Anthony IC, Ramage SN, Carnie FW, Simmonds P, Bell JE. 2005. Influence of HAART on HIV-related CNS disease and neuroinflammation. J Neuropathol Exp Neurol, 64 (6), pp. 529-536. | Show Abstract | Read more

Neuroinflammation has an established link with AIDS-related dementia but has not been investigated in the post-highly active anti-retroviral therapy (HAART) era. In this autopsy study we examined post-HAART cases in Edinburgh for the presence of HIV-related pathology and in well-treated cases for evidence of neuroinflammation. We focused on basal ganglia and the hippocampus, 2 key areas of the brain for cognitive functioning and compared pre- and post-HAART cases for neuroinflammatory status. We find evidence, post-HAART, that there is a high level of microglial/macrophage activation that is comparable with the levels seen, pre-HAART, in HIV encephalitis (HIVE) and AIDS cases. This result was maximal in the hippocampus where microglial/macrophage upregulation in the HAART-treated group exceeded that seen in HIVE. In the basal ganglia, HAART-treated cases showed significantly higher levels of CD68-positive microglia/macrophages than in control brains (p = 0.004), and in the hippocampus levels were significantly higher than those seen in control cases, pre-HAART AIDS, and presymptomatic brains (p = 0.01). However, lymphocyte levels in the areas examined were low in HAART-treated cases. We conclude that there is a surprising degree of ongoing neuroinflammation in HAART-treated patients, particularly in the hippocampus. This may pose a threat for the future health of individuals maintained long-term on HAART therapy.

Anthony IC, Ramage SN, Carnie FW, Simmonds P, Bell JE. 2005. Does drug abuse alter microglial phenotype and cell turnover in the context of advancing HIV infection? Neuropathol Appl Neurobiol, 31 (3), pp. 325-338. | Show Abstract | Read more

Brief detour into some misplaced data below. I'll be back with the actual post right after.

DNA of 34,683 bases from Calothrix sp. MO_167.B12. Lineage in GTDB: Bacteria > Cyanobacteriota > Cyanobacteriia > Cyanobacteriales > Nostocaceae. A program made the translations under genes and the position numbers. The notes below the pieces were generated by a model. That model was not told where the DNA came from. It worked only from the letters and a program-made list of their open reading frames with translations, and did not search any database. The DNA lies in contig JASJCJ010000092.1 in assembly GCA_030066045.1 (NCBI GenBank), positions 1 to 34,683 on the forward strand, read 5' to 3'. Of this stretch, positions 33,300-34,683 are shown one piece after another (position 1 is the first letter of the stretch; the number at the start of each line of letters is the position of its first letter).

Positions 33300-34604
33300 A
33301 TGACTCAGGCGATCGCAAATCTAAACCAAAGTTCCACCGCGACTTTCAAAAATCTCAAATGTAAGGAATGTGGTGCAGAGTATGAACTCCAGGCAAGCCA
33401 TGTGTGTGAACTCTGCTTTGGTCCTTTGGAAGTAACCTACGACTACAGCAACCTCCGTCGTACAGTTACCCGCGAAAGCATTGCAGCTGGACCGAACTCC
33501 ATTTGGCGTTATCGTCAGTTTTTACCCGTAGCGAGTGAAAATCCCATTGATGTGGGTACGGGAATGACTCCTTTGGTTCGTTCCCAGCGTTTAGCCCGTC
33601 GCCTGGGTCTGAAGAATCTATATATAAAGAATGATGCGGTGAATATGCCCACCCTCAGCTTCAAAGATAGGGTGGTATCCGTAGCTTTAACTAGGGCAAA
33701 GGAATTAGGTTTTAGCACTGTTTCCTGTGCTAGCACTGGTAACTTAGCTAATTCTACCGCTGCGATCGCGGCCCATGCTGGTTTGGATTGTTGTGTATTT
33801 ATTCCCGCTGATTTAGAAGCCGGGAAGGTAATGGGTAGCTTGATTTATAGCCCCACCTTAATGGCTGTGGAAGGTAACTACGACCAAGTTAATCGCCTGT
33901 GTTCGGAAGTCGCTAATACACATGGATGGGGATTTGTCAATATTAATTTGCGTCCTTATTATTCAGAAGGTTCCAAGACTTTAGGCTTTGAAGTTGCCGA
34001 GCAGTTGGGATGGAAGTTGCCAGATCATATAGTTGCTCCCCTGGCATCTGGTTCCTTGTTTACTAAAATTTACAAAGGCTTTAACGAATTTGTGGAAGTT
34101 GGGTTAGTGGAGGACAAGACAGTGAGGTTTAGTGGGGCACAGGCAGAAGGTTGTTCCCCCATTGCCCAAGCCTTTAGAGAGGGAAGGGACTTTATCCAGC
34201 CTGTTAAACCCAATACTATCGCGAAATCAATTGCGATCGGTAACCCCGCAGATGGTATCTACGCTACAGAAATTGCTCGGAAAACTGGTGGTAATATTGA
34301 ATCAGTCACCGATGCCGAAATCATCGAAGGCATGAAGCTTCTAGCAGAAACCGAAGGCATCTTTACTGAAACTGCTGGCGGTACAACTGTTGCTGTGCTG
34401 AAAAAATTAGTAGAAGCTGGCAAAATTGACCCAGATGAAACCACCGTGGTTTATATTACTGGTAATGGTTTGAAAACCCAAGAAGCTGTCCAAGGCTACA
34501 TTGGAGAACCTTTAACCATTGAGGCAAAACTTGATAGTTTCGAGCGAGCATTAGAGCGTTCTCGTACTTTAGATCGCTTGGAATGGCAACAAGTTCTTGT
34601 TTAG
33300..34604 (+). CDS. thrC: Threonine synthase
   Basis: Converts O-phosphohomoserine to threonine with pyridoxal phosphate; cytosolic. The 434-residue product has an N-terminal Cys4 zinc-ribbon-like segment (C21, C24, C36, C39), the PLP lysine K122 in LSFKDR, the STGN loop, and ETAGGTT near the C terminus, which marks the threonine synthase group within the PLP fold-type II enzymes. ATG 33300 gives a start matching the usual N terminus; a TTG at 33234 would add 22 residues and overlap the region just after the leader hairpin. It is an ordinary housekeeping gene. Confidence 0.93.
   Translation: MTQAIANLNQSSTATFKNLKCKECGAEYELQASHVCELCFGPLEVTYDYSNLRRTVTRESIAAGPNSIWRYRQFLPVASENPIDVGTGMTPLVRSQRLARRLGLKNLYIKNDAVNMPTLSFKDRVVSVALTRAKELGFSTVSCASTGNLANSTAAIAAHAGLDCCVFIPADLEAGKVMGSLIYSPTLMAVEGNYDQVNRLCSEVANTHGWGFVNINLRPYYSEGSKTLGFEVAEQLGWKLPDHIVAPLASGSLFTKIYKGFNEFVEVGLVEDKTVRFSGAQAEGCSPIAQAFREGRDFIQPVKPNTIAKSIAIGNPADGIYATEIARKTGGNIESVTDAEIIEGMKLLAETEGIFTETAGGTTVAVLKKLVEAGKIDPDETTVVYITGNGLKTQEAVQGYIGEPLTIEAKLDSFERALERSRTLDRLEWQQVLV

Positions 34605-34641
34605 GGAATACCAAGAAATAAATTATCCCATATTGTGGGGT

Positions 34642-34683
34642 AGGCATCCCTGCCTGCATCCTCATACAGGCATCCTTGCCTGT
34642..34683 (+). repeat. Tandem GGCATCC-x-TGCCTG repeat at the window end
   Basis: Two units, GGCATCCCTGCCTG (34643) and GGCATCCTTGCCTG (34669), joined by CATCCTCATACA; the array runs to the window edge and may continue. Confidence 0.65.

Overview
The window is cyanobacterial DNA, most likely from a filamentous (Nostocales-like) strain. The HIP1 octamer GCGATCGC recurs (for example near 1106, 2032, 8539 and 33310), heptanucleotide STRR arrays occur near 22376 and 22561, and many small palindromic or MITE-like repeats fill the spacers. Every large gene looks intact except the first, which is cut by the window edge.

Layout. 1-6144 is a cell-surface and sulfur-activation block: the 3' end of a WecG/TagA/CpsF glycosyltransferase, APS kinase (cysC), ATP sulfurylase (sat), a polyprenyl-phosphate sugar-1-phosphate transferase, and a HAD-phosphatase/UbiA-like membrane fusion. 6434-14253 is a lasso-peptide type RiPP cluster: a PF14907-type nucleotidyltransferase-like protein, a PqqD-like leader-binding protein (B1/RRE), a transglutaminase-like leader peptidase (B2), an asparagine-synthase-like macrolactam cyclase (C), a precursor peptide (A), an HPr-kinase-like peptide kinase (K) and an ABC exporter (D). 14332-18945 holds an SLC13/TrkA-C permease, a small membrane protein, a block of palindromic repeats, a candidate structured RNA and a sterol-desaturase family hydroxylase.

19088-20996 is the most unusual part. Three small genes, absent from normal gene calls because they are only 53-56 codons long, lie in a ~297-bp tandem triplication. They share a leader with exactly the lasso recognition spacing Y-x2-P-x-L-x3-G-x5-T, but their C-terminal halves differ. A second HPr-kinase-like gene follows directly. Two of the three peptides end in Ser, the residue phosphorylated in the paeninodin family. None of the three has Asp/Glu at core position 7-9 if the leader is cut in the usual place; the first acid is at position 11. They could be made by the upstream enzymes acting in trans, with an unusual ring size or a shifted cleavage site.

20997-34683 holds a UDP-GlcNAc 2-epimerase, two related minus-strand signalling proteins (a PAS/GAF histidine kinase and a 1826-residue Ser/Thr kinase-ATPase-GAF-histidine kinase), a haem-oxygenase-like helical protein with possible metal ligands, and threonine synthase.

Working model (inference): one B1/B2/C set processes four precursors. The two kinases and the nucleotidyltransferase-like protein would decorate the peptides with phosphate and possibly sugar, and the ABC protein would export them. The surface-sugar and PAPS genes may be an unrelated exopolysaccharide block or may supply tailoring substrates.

The aim of this study was to test the effects of drug abuse, in particular opiate abuse, on the phenotype and turnover of microglial cells within the brain in the context of advancing HIV infection. Basal ganglia and hippocampus sections were studied in 51 cases divided into six groups: HIV-negative normal controls, HIV-negative drug abusers, AIDS nondrug abusers, AIDS drug abusers, HIV encephalitis (HIVE) nondrug abusers and HIVE drug abusers. None of the cases studied had received highly active anti-retroviral therapy (HAART). Microglial phenotypes were defined using CD14, CD16, CD68 and major histocompatibility class II (MHC II). Microglial turnover was assessed using terminal deoxynucleotidyl transferase mediated dUTP nick end labelling (TUNEL) (DNA damage), BAX (proapoptotic marker), Fas (CD95) (proapoptotic), proliferating cell nuclear antigen (PCNA) (proliferation and DNA repair), Ki-67 (cell proliferation) and BCL-2 (antiapoptosis). We find increased expression of MHC II and CD16 in response to drug abuse. We also noted increased levels of TUNEL positivity in drug abusers compared to nondrug abusers, although conversely we found lower levels of BAX in those who had abused drugs. We find no evidence of microglial proliferation in any of our study groups, including HIVE, although HIV infection leads to increased expression of CD16, CD68 and MHC II. CD14 expression was restricted to perivascular microglia in all groups (including normal controls) apart from the two HIVE groups where some but not all cases also showed parenchymal expression of CD14. In contrast, CD16 was found in parenchymal microglia in all groups. Using high-pressure antigen retrieval and tyramide signal amplification, we find moderately high levels of CD16 expression in the parenchyma of normal brains which is not normally observed using standard avidin/biotin complex (ABC) techniques. This suggests that a low basal expression of CD16 occurs in many resident microglial cells which may potentially be upregulated in HIV-infected individuals. From these data, we suggest that not all the CD16+ parenchymal cells detected in AIDS brains (using ABC) represent influx of monocyte lineage cells from the blood. Finally the increased expression of MHC II and CD68 detected in drug abusers with HIVE compared to nondrug abusers with HIVE suggests that the combination of drug abuse and HIV infection has a greater deleterious effect on the brain than either individual insult on its own.